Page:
Jeffrey Jeffrey's Comments (member since Jan 28, 2008)

Jeffrey's comments from the SciFi and Fantasy Book Club group.

(showing 141-160 of 202)

1865 We should continue the master list as it seems to me that it contains many really excellent books. having an open nomination is again akin to merely having the same old authors who dominate the genre being nominated. at least with the master list we get people to list books from a large group of authors.

I will concede the cory doctorow is not well know but Tim Powers's books are reviewed consistently in major sf publications and Jim Butcher's last few books have been on the New York times bestseller list.

I still like the current system, and there is no reason we cannot have Nick put twenty books on a list and then discuss which 10 or so we should actually vote on.
1865 I am actually against the theme selection being the sole idea given that it so far has been most frequently won by the most famous author and that some of the connections to the thematic limitation are dubious at best. I would prefer that one group of novels be randomly generated so that we can at least get books by other authors who are not in the narrowly drawn up themes.
Nov 04, 2008 08:38AM

1865 I am currently reading Pirate King by RA Salvatore.

I have Anathem out of the library but not sure will read it -- its just so blasted long.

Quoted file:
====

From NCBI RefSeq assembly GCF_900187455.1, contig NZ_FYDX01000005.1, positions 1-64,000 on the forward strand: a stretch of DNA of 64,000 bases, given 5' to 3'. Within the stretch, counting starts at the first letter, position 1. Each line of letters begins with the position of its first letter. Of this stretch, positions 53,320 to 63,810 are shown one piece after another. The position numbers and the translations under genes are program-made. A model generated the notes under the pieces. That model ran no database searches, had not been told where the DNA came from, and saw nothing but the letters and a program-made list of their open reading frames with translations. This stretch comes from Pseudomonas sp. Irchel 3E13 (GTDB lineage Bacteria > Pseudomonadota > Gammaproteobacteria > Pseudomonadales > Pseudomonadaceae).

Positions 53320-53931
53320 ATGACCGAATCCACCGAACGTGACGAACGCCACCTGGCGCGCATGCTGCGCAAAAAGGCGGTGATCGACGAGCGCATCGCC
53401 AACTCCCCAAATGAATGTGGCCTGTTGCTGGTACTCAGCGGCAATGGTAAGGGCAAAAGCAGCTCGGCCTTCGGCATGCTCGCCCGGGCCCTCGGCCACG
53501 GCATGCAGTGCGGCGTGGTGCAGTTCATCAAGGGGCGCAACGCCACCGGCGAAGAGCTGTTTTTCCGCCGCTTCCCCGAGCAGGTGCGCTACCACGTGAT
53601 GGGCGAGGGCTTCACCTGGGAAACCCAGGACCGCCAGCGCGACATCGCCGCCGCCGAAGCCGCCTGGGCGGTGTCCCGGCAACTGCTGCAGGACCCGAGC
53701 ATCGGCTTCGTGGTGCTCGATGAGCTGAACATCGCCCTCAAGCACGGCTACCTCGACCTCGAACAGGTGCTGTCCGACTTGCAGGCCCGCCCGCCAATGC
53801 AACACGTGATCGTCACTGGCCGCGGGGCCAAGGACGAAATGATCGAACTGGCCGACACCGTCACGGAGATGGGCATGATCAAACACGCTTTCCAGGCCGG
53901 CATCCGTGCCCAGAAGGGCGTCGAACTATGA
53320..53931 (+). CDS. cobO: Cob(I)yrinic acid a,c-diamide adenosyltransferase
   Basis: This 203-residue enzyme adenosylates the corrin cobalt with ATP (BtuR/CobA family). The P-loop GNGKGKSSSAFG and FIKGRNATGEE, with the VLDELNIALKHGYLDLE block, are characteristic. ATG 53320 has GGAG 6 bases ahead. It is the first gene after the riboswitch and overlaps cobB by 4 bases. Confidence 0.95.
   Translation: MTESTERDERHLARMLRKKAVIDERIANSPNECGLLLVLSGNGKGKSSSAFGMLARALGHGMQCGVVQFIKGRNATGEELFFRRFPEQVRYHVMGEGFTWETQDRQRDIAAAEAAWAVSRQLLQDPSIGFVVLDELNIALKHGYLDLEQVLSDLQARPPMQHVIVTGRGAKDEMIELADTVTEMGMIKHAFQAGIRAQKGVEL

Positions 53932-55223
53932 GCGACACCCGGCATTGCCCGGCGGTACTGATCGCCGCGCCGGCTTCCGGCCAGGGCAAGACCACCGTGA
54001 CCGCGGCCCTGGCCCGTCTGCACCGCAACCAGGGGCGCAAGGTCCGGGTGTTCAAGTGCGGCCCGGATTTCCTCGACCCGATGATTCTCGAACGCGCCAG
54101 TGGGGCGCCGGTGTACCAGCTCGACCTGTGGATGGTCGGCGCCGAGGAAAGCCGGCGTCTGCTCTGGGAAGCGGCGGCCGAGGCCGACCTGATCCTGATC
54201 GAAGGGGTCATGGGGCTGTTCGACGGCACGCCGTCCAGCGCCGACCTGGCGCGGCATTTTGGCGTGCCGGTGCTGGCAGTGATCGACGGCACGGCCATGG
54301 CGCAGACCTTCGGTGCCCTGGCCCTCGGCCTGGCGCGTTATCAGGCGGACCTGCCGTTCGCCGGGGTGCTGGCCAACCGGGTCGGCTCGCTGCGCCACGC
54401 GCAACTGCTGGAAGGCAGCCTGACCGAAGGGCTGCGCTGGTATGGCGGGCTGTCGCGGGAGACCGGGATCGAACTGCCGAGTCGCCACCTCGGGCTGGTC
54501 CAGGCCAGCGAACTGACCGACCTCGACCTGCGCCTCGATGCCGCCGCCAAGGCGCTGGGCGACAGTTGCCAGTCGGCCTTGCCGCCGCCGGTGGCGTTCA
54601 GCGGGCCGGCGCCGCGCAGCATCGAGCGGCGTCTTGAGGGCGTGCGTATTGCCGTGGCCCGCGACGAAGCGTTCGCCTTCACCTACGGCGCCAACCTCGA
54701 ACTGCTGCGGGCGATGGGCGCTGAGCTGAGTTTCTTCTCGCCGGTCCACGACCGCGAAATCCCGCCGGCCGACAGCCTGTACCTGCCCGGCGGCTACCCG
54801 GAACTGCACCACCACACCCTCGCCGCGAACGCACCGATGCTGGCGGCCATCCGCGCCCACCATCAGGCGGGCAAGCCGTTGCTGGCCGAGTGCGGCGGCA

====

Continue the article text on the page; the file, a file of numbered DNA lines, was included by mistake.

I have read the Brass Verdict by Michael Connelly this month, which was very good for a legal thriller.

I plan to read The Gold Coast by Nelson DeMille and its new sequel, The Gatehouse next

I may read The Given Day by Dennis Lehane, but not sure. It was due at library on 11-1

I have 20 books out of the library, 25 on the floor in my computer room that I bought but have not read and I will probably pick some of them to read the rest of the month.
Anathem (29 new)
Oct 24, 2008 09:49AM

1865 The best book I think is Snow Crash even for someone with fantasy leanings. I think its really a very readable book and is by far the best cyberpunk book out there. Plus its ideas seem to me to be very accessible. You can also skip some of the inserts on the meta universe if you choose. Another Stephenson book, Zodiac, which is not pure sf but really a thriller about ecological terrorism is also a good place to start as its light reading.

I really didnt like Diamond Age. One of Stephenson's issues as an author is his endings, and the latter half of Diamond Age was not my cup of tea so I cannot comment on that, but I completely agree with Brooke about the Baroque Cycle in that its too huge as a first induction. Anathem, just got a mixed review from the New York Times Book Review, where the reviewed stated that the book was too much a thought experiment.
Oct 10, 2008 09:13PM

1865 I have read so far in October:

Little Brother by Cory Doctorow
heat lightning by John Sandford
Fifth Floor by Michael Harvey

I also re-read Crossover by Joel Shepherd - an excellent sf import from australia